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7 Ways to Capture the Knowledge of Veteran Employees Before They Retire


What’s one of the best-kept secrets to upping your professional game without taking on student loans? Peer-to-peer learning

According to Harvard Business Review, about 55% of employees say they turn to coworkers first when they have questions. But what happens when a seasoned colleague you’ve trusted for a while leaves? Should you just let the knowledge walk out the door, too? Obviously not. But that puts the onus on you to figure out how to capture veteran workers’ expertise while they’re still in the cubby next door.

Maybe you’ve never thought about this phenomenon, but it happens every time a key player leaves. Far too many times, a bundle of information leaves with the team member—and that means you could be in a pickle.

Rather than reinvent the wheel every time you lose a colleague, try some strategies to gather their wisdom. What follows are 10 suggestions you can put into practice this week.

1. Create A Place To House Everyone’s Knowledge.

A  knowledge base is a centralized location where everyone in your team, department, or even company can add facts, tidbits, and ideas. At the most basic level, you could create shared documents covering specific subjects. Or, you could invest in a more structured system that includes spreadsheets, customer information, and other data.

Knowledge base solutions don’t have to be costly to be effective, either. Look for one that fits your budget. Just remember, however, that it’s very expensive to lose decades of insider know-how. It’s much cheaper to collect facts upfront, even if you have to pay for access to a cloud knowledge base system.

2. Insist That Everyone Write Up SOPs.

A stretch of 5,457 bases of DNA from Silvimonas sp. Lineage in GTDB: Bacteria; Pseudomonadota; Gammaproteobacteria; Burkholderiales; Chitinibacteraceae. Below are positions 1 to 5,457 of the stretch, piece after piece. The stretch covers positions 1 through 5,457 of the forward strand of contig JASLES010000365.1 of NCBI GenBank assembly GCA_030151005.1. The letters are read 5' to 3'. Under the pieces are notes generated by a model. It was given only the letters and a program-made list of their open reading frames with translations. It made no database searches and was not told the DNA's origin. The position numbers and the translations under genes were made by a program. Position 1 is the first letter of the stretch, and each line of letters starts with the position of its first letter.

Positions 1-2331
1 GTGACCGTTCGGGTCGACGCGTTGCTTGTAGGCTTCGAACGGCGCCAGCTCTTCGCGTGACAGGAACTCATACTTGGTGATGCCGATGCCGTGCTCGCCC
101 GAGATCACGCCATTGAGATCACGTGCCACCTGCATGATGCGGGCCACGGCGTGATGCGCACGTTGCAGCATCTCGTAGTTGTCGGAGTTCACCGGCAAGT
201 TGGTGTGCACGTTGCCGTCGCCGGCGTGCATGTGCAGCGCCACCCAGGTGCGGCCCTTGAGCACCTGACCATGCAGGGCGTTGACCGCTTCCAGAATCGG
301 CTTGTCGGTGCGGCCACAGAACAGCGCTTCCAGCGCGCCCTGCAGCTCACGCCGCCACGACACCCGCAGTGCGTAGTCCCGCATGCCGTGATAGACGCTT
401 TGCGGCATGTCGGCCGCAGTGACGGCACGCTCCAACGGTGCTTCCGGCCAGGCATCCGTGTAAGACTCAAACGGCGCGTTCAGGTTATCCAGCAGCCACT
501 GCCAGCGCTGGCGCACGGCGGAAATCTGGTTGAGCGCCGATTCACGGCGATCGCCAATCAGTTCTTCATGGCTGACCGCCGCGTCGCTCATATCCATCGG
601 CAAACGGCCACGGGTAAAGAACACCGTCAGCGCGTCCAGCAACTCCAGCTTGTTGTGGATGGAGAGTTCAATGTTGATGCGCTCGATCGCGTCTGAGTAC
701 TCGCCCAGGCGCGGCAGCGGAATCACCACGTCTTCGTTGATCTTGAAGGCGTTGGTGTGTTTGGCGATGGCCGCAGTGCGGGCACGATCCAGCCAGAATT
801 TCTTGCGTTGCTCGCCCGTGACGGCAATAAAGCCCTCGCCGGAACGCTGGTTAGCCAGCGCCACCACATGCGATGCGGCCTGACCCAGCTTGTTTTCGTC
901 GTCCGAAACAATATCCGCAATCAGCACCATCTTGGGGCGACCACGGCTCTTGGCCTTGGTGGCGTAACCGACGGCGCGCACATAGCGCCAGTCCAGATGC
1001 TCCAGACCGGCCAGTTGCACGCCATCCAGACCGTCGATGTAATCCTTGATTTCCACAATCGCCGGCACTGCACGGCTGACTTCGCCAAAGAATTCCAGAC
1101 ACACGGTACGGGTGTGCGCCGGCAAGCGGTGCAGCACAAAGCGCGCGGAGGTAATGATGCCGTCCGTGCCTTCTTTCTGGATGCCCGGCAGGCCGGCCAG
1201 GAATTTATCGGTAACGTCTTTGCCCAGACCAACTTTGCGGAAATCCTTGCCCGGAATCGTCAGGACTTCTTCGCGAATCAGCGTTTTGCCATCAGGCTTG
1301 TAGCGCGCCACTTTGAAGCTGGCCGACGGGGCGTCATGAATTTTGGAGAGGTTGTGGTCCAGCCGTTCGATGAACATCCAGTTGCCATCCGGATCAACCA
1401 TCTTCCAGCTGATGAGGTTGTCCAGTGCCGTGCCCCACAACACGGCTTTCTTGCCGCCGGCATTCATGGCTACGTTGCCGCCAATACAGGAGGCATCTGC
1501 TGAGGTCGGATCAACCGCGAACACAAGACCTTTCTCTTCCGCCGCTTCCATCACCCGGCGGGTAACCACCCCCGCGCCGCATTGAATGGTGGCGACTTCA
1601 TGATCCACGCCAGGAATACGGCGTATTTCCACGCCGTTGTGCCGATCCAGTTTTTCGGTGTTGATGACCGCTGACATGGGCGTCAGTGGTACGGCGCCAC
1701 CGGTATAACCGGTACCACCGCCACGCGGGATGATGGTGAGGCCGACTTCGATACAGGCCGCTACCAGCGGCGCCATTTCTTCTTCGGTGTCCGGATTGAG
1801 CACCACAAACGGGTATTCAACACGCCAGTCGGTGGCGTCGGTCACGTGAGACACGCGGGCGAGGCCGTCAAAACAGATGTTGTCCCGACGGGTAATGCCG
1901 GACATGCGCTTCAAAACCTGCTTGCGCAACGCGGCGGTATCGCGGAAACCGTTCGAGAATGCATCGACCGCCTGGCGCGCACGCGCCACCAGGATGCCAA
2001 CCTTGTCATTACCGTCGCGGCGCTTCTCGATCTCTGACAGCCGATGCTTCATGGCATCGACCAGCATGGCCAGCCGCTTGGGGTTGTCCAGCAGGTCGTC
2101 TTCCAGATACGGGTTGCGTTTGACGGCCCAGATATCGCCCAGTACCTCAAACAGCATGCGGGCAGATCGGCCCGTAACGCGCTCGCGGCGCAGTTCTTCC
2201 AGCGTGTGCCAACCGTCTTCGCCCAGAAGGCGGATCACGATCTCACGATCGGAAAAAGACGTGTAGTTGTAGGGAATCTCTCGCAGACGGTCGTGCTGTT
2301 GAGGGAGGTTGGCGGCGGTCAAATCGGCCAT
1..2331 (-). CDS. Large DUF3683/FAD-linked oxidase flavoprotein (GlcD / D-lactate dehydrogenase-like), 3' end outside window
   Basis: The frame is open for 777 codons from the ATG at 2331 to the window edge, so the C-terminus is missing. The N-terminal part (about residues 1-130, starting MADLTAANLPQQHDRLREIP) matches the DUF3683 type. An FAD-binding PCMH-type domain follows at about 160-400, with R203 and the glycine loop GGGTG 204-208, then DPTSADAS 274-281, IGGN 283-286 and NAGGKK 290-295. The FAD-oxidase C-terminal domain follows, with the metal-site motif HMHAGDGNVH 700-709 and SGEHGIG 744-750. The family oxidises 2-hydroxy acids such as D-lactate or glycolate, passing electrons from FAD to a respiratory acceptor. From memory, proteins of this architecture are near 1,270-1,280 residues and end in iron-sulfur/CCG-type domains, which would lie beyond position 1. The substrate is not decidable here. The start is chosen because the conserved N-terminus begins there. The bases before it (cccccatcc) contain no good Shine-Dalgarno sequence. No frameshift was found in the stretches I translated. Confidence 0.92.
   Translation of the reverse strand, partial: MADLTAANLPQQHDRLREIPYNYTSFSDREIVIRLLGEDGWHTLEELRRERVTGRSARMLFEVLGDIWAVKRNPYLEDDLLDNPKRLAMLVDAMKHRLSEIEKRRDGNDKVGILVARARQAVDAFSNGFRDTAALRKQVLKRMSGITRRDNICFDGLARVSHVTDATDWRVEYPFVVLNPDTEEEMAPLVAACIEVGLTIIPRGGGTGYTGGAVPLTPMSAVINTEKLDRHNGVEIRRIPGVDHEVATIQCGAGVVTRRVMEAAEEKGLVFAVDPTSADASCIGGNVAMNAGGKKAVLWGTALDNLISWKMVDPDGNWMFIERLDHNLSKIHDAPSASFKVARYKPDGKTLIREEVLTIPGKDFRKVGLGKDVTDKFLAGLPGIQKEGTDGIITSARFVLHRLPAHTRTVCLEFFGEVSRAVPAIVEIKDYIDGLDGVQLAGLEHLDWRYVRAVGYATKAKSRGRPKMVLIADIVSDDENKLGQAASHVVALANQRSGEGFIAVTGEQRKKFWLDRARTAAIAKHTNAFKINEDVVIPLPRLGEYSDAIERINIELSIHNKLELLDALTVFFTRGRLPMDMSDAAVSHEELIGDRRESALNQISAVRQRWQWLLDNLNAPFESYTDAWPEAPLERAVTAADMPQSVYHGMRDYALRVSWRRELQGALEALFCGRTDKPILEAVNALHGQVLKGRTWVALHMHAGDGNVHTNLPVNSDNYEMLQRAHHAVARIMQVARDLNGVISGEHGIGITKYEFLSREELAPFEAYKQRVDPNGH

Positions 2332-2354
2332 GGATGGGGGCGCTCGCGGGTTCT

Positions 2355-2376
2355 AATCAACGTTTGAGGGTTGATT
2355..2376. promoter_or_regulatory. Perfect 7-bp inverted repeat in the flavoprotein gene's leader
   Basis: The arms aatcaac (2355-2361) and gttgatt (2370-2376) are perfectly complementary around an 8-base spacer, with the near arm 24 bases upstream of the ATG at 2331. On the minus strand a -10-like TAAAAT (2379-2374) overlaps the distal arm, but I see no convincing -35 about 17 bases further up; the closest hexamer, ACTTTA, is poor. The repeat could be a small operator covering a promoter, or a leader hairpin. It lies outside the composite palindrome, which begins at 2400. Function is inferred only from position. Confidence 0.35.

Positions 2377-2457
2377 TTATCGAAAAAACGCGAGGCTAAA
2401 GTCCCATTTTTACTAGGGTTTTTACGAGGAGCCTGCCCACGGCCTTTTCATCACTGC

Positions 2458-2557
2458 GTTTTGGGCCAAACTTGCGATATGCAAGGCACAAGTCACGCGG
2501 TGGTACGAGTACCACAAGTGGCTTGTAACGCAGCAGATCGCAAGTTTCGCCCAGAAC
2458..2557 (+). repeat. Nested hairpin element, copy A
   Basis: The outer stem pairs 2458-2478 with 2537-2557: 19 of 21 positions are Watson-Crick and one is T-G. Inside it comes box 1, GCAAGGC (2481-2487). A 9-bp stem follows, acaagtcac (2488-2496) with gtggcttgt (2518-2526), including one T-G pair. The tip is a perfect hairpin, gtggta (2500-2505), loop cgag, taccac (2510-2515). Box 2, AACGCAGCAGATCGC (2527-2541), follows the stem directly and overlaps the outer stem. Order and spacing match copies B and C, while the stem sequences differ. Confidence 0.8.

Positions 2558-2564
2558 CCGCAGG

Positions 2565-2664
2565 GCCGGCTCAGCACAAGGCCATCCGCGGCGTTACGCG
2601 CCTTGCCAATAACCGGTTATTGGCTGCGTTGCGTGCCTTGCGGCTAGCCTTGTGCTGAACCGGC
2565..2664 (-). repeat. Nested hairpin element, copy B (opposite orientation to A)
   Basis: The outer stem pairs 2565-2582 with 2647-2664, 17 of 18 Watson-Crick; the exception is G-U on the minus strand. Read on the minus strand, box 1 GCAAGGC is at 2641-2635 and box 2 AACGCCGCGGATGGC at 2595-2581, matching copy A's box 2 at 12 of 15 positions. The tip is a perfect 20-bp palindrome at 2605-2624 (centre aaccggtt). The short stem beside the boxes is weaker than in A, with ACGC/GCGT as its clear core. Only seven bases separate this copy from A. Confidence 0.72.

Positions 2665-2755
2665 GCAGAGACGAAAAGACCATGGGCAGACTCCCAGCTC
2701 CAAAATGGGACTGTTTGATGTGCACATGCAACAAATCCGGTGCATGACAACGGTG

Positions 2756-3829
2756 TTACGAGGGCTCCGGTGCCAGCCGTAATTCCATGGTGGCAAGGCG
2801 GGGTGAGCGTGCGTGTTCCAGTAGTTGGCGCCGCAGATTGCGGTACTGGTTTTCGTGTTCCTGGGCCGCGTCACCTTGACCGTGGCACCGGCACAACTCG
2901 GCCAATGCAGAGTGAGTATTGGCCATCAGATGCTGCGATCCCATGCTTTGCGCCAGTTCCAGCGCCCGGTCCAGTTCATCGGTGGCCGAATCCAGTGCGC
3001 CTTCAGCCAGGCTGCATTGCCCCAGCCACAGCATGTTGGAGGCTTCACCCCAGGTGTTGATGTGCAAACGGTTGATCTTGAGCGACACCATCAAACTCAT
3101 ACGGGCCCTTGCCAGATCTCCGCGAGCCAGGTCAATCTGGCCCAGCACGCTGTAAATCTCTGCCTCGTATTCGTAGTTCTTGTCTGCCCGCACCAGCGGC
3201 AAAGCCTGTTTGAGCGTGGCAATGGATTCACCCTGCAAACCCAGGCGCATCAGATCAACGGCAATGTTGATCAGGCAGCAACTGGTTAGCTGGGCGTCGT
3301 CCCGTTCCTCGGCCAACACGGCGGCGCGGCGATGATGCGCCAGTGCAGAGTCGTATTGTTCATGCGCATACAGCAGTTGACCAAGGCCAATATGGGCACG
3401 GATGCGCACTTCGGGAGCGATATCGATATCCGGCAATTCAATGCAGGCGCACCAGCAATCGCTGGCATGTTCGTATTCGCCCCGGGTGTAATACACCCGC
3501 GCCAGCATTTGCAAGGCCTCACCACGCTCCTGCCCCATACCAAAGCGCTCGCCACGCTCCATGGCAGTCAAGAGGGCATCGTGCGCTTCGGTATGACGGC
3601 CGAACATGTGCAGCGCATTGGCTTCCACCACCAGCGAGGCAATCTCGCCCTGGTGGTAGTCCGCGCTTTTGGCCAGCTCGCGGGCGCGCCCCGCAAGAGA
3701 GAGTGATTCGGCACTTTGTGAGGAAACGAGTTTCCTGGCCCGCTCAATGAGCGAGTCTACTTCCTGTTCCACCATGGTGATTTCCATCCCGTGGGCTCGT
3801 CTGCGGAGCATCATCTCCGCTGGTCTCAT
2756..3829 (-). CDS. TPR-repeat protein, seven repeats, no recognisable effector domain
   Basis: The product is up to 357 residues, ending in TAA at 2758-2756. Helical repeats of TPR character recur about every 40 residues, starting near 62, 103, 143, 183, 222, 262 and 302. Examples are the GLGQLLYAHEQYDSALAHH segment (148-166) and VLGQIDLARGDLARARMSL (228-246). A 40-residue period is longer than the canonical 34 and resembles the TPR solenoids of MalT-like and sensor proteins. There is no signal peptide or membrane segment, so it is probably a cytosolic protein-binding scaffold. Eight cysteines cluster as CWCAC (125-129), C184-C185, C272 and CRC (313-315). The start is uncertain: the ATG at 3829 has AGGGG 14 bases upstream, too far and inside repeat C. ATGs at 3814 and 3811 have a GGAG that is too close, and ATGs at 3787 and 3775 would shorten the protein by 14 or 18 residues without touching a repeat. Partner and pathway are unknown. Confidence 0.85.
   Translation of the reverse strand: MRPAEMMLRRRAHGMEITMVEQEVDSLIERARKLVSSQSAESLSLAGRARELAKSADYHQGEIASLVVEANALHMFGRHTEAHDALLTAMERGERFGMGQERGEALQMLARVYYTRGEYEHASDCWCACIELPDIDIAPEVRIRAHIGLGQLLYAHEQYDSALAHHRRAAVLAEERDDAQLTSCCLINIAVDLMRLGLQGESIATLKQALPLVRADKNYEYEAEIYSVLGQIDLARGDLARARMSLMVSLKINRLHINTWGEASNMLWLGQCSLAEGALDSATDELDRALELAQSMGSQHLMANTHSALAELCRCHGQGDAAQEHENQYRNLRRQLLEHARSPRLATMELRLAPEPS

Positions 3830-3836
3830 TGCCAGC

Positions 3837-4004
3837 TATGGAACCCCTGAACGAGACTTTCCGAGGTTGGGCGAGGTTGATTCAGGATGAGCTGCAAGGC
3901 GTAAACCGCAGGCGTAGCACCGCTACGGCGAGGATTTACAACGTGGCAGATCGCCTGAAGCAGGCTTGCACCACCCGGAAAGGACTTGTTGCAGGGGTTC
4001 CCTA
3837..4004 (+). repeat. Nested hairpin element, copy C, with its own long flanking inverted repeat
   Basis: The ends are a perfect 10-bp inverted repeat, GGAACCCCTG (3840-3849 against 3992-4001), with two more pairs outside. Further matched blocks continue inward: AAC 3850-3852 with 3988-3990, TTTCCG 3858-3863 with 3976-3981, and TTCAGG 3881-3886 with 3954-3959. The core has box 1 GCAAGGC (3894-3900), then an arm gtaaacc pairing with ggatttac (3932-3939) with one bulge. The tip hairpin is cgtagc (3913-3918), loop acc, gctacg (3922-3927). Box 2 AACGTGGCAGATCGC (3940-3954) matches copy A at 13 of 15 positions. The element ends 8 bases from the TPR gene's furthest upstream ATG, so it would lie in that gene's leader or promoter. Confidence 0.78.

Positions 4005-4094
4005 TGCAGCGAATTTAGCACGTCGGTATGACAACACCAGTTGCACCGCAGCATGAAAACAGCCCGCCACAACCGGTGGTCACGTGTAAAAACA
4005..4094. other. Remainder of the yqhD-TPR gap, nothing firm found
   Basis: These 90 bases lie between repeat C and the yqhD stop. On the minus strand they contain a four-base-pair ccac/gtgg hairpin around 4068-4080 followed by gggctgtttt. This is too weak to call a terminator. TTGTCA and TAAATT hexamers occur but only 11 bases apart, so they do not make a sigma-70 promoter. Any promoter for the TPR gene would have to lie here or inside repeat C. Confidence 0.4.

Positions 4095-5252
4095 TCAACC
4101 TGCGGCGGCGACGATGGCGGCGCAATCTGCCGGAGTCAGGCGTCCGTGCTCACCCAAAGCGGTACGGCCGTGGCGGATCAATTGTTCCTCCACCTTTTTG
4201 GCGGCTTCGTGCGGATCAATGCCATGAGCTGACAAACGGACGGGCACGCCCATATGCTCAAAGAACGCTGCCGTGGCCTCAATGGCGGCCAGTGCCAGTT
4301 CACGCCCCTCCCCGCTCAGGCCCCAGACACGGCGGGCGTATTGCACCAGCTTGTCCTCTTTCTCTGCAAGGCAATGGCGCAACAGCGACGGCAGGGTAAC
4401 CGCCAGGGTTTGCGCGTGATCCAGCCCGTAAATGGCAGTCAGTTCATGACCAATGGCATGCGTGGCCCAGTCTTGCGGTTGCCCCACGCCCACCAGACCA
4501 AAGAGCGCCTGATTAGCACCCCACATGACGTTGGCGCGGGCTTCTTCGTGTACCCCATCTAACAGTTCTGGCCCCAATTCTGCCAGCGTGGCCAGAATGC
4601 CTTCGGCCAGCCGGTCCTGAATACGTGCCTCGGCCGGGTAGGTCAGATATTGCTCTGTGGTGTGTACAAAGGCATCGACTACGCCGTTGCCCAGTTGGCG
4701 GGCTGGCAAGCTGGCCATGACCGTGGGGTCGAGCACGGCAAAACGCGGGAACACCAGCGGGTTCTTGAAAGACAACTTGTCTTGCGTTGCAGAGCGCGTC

People don’t talk as much anymore about standard operating procedures (SOPs.) After all, many professionals rely on process maps or project management software instead. Nevertheless, formal SOPs can be a huge asset.

Think about the last time someone in your company left who had been there for a while. Did everyone scramble to figure out how he went about his business efficiently? Were a few deadlines missed because no one realized the extent of what he did? An SOP would have closed those gaps. You can get the ball rolling by creating SOPs for your position. Afterward, encourage everyone to get in on the act. They’re extremely helpful.

3. Ask If You Can Be A Fly On The Wall Occasionally.

Do you have someone in your department who’s talking about retirement? Good for them, but bad for you if you’re left without their knowledge. In advance of them turning in a resignation letter, ask to shadow them from time to time. Go on sales calls together. Sit near their workstation and find out what their workflows are like. 

Don’t be a pest, of course. On the other hand, don’t be afraid to ask questions and write down answers. You might learn far more than you expect. In fact, your sessions could lead to changes in the way you perform your duties. If nothing else, you’ll feel more confident after they’ve left the fold.